Appel, who went 10-1 with a 2.27 ERA this season, grew up in Houston until he was 12, so going to the hometown Astros at No. 1 was expected. But the Astros took Puerto Rican shortstop Carlos Correa and when three pitchers — LSU's Kevin Gausman, University of San Francisco's Kyle Zimmer and California prep star Max Fried — went in picks 4 through 7, Appel fell to the Pirates.

“I try not to think about (where I will be picked) too much because I can't control who picks me in the draft,” Appel told ESPN.com before the draft. “All I can control is how I go out and perform every week.”

Huntington wasn't concerned about the slide — “I'm not in their draft rooms and not sure why they picked who they did” — and said the Pirates' scouts had prepared as if the Pac-12 strikeout leader would be there at No. 8.

“You attack every player as though they are going to be available at your pick,” Huntington said. “I'm not sure there was a start this year that we missed. We've done our due diligence.”

The 40-round, three-day draft resumes today with rounds 2-15. The Pirates' second-round pick is No. 69 overall, followed by a third-rounder at No. 103.

John Grupp is a staff writer for Trib Total Media. He can be reached at jgrupp@tribweb.com or 412-320-7930.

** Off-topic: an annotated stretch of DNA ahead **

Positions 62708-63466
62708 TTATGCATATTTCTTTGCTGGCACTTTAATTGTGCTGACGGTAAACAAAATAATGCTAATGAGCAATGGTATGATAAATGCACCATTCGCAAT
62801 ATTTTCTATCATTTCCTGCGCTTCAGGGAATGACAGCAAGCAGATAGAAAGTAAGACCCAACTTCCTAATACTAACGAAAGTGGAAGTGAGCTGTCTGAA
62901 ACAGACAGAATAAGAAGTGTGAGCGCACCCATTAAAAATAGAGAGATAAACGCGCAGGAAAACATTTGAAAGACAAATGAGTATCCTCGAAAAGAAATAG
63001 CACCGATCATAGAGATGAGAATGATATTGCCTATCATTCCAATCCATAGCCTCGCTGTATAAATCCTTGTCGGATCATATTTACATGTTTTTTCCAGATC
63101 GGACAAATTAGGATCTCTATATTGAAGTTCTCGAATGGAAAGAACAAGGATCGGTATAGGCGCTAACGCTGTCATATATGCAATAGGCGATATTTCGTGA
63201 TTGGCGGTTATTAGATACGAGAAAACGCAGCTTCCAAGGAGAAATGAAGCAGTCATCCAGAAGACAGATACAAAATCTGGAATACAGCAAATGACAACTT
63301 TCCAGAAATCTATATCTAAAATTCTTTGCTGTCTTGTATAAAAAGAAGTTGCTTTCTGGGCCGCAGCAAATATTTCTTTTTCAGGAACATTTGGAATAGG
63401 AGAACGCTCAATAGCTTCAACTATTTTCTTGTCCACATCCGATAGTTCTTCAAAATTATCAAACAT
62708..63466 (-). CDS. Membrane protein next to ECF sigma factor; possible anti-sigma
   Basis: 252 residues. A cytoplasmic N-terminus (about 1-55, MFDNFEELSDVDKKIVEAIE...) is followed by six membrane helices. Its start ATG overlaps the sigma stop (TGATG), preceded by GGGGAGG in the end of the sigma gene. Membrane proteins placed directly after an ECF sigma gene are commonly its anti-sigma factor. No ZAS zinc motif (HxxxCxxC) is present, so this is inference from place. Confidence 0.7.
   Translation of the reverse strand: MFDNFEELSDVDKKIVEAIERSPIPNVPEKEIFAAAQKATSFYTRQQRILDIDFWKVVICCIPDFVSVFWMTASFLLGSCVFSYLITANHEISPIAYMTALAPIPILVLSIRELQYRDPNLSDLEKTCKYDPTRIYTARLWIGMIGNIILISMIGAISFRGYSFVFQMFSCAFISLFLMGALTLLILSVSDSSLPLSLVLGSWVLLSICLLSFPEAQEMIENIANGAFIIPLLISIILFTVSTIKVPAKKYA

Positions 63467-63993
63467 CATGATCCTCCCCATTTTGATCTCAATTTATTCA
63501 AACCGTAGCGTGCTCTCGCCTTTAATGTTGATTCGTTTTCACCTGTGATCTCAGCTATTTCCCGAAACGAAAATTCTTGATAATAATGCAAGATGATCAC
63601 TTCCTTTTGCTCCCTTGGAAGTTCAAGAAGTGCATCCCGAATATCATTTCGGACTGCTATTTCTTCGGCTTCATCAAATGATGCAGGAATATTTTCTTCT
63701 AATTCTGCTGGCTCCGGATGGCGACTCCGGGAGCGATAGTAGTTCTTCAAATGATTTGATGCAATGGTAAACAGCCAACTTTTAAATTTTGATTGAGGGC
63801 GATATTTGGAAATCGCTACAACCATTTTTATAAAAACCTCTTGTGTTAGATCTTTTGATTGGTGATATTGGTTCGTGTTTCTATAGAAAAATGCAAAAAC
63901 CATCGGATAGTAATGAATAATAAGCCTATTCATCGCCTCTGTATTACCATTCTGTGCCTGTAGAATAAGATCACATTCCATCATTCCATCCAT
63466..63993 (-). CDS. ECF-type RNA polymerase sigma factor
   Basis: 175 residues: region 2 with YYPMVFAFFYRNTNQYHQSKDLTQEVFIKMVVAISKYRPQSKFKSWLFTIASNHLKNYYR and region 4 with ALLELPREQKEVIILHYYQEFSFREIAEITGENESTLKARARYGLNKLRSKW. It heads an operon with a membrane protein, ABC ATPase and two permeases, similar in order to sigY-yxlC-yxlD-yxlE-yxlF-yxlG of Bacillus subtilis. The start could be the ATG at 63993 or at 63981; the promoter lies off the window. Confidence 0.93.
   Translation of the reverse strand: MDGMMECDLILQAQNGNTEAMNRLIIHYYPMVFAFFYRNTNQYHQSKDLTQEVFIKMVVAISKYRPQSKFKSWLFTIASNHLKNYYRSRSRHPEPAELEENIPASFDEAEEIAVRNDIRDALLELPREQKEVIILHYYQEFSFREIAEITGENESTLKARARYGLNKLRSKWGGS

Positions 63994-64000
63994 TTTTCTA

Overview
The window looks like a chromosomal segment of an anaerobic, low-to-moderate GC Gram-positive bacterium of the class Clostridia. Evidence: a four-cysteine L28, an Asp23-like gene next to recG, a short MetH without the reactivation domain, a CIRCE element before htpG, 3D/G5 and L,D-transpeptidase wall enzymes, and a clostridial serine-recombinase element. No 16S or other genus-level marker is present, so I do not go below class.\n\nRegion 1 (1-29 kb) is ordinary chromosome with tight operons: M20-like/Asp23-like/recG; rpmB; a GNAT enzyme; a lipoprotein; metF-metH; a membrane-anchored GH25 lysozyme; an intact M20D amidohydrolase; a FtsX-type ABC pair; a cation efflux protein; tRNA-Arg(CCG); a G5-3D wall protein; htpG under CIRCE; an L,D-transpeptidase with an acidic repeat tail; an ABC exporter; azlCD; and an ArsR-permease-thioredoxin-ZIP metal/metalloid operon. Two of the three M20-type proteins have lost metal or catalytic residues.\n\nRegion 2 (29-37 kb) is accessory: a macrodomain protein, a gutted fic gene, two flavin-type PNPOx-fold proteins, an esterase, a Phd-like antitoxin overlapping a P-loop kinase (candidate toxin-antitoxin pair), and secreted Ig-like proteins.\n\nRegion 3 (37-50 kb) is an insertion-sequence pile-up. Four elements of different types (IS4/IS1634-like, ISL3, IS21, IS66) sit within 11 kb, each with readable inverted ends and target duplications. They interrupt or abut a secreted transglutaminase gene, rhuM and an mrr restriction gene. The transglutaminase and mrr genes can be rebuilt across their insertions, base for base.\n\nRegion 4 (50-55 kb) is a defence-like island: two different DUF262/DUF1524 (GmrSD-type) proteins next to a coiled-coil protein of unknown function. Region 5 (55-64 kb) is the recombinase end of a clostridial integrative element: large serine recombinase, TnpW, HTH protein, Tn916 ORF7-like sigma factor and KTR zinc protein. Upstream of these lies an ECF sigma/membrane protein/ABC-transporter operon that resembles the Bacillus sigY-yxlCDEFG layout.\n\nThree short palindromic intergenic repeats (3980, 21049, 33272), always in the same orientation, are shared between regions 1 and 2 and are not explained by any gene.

TribLIVE commenting policy

You are solely responsible for your comments and by using TribLive.com you agree to our Terms of Service.

We moderate comments. Our goal is to provide substantive commentary for a general readership. By screening submissions, we provide a space where readers can share intelligent and informed commentary that enhances the quality of our news and information.

While most comments will be posted if they are on-topic and not abusive, moderating decisions are subjective. We will make them as carefully and consistently as we can. Because of the volume of reader comments, we cannot review individual moderation decisions with readers.

We value thoughtful comments representing a range of views that make their point quickly and politely. We make an effort to protect discussions from repeated comments either by the same reader or different readers

We follow the same standards for taste as the daily newspaper. A few things we won't tolerate: personal attacks, obscenity, vulgarity, profanity (including expletives and letters followed by dashes), commercial promotion, impersonations, incoherence, proselytizing and SHOUTING. Don't include URLs to Web sites.

We do not edit comments. They are either approved or deleted. We reserve the right to edit a comment that is quoted or excerpted in an article. In this case, we may fix spelling and punctuation.

We welcome strong opinions and criticism of our work, but we don't want comments to become bogged down with discussions of our policies and we will moderate accordingly.

We appreciate it when readers and people quoted in articles or blog posts point out errors of fact or emphasis and will investigate all assertions. But these suggestions should be sent via e-mail. To avoid distracting other readers, we won't publish comments that suggest a correction. Instead, corrections will be made in a blog post or in an article.